I send you half the Kidne I took from one women prasarved it for you tother piece I fried and ate it was very nise. I may send you the bloody knif[e] that took it out if you only wate a whil[e] longer
Catch me when you can Mishter Lusk
Along with the letter there was also a box containing half of a human kidney. Catherine Eddows had a kidney removed.
The origin of the letters has never been discovered and to this day it is not clear whether work of the murderer or born from the mind of some mythomaniac. What is sure is that they made the whole story even more disturbing.
November 9th. A new victim is discovered in Millers Court. Mary Jane Kelly, 25 years old. Her body is found in her apartment.
Again the details are gruesome. Mary was slaughtered, her nose and breasts cut and placed on the nightstand next to her bed. The intestines and vagina were removed. Her heart was removed and taken away by the killer. A murderous fury beyond all imagination.
After this terrible act, the criminal career of Jack the Ripper seems to stop as suddenly as it had begun.
In the end, the confirmed victims will be five, generally enclosed in the definition of Canonical Five. Some theories argue that the serial killer is responsible for other murders that occurred between 1888 and 1891 and that the final tally could go as high as 15.
During the investigation, many people are observed and the list of suspects is quite long. Below are some of the most famous.
The first suspect was Montagne John Druitt, a lawyer who committed suicide in late 1888. The timing of the suicide suggested a connection with the crimes that stopped shortly before. However, no evidence of guilt or significant evidence was found against him.
William Henry Bury, 29, draws attention to himself after he strangled his wife to death and inflicted post-mortem wounds to her abdomen on October 4, 1889. During the time of the murders, Bury resided in Bow, near Whitechapel.
He was eventually convicted and hanged for the murder of his partner, but no evidence to support the theory of his involvement in the murders of Jack the Ripper.
Another suspect was Joseph Barnett, a former fish transporter and cohabitant of the latest victim Mary Jane Kelly. The two separated after an argument as Mary had returned to prostitution to earn a living.
The killer was particularly furious on that occasion and the murder took place in a locked room. According to supporters of his guilt, the man killed the four previous victims to discourage his partner from leading that lifestyle. The plan would not work and eventually Joseph would vent his anger on the ex-partner, effectively ending his murderous career.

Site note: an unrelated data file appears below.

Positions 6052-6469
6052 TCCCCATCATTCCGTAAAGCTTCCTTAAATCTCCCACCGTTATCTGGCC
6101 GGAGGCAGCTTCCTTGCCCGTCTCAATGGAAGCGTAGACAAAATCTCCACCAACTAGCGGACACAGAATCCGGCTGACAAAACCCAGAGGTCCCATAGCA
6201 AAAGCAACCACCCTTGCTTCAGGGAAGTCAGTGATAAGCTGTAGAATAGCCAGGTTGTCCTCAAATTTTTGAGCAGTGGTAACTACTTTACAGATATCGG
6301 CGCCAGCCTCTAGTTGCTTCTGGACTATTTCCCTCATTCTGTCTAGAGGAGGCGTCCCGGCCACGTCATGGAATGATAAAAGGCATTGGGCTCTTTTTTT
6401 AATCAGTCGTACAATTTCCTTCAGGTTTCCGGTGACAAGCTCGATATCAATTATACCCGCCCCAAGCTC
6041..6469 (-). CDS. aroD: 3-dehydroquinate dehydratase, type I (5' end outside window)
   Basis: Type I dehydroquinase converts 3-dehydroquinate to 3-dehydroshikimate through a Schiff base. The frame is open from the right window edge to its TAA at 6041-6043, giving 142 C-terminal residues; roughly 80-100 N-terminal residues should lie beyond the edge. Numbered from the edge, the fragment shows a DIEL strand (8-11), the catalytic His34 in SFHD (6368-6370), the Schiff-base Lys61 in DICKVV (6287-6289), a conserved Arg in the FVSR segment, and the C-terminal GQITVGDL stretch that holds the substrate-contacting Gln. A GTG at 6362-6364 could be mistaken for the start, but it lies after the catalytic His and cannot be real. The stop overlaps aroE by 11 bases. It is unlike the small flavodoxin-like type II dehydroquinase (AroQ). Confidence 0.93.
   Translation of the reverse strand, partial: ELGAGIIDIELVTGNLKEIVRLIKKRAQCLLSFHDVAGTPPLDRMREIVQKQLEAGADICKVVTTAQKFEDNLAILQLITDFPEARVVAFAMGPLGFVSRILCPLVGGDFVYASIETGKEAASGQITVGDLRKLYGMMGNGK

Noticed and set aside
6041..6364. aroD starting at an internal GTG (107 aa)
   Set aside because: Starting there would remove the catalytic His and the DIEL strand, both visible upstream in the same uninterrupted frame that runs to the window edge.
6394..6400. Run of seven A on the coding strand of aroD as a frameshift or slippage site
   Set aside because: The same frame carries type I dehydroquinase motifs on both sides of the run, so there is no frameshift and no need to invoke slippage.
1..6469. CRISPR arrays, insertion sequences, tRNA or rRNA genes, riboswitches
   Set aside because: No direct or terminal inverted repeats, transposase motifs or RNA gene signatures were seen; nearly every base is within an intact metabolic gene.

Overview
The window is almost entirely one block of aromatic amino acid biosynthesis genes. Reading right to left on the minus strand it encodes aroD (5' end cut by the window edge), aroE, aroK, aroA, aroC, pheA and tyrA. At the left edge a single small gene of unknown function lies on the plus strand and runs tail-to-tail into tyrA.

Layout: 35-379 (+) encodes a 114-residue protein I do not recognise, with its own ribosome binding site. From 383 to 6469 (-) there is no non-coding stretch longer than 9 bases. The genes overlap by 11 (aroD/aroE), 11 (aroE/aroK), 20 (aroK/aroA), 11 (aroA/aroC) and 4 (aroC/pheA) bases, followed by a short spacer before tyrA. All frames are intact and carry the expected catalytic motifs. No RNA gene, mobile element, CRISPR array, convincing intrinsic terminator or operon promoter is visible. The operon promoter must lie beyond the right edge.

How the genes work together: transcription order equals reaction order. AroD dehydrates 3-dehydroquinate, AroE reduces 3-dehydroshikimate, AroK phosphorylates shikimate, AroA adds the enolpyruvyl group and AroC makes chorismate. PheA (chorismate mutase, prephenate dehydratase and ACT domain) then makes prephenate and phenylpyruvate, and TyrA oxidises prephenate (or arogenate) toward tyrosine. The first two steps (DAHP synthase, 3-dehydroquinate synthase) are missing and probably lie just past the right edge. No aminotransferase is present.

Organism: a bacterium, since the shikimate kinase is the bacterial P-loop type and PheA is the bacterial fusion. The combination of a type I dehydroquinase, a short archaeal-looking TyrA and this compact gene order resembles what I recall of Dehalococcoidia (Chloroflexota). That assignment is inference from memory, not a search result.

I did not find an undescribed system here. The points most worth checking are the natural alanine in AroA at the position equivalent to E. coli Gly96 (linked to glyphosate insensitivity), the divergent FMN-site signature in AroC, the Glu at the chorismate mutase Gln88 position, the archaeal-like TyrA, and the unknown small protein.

Even for Barnett, however, no decisive element was ever identified.
Coming to the present day, there have been new changes recently.
On 7 September 2014, a shawl was analyzed, presumably belonging to one of the victims, on which an unknown genetic profile was isolated.
Continuing with the analysis and making comparisons, a compatibility with Aaron Kosminki, a suspect already at the time, would have emerged. Kosminski was a Polish-born barber who owned a shop in Whitechapel. He suffered from mental disorders and for this reason he was hospitalized in an asylum after the end of the crimes. He spent more than 25 years in mental institutions before dying of gangrene in his leg in 1919.
After the recent news, public opinion was divided. Some are convinced that Kominski was really the killer and that genetic analyzes have made it possible to identify the perpetrator after more than a century.
However, other scholars refute the results obtained questioning the reliability of the tests performed and highlighting the fact that the trace analyzed is mitochondrial DNA and therefore not ascribable solely to a single person.
More than 130 years have passed since Jack the Ripper’s last acknowledged crime and the matter remains unsolved. An assassin evanescent and elusive like a shadow, whose identity remains one of the biggest knots in the crime news yet to be solved.
We wonder whether his name appears among the endless list of suspects, or he managed to escape that list too, just as he managed to escape capture.
Perhaps we will never know the identity of the subject that sowed panic in Whitechapel for over three months, brutally ending the lives of at least five women and starting an enigma that continues to be discussed.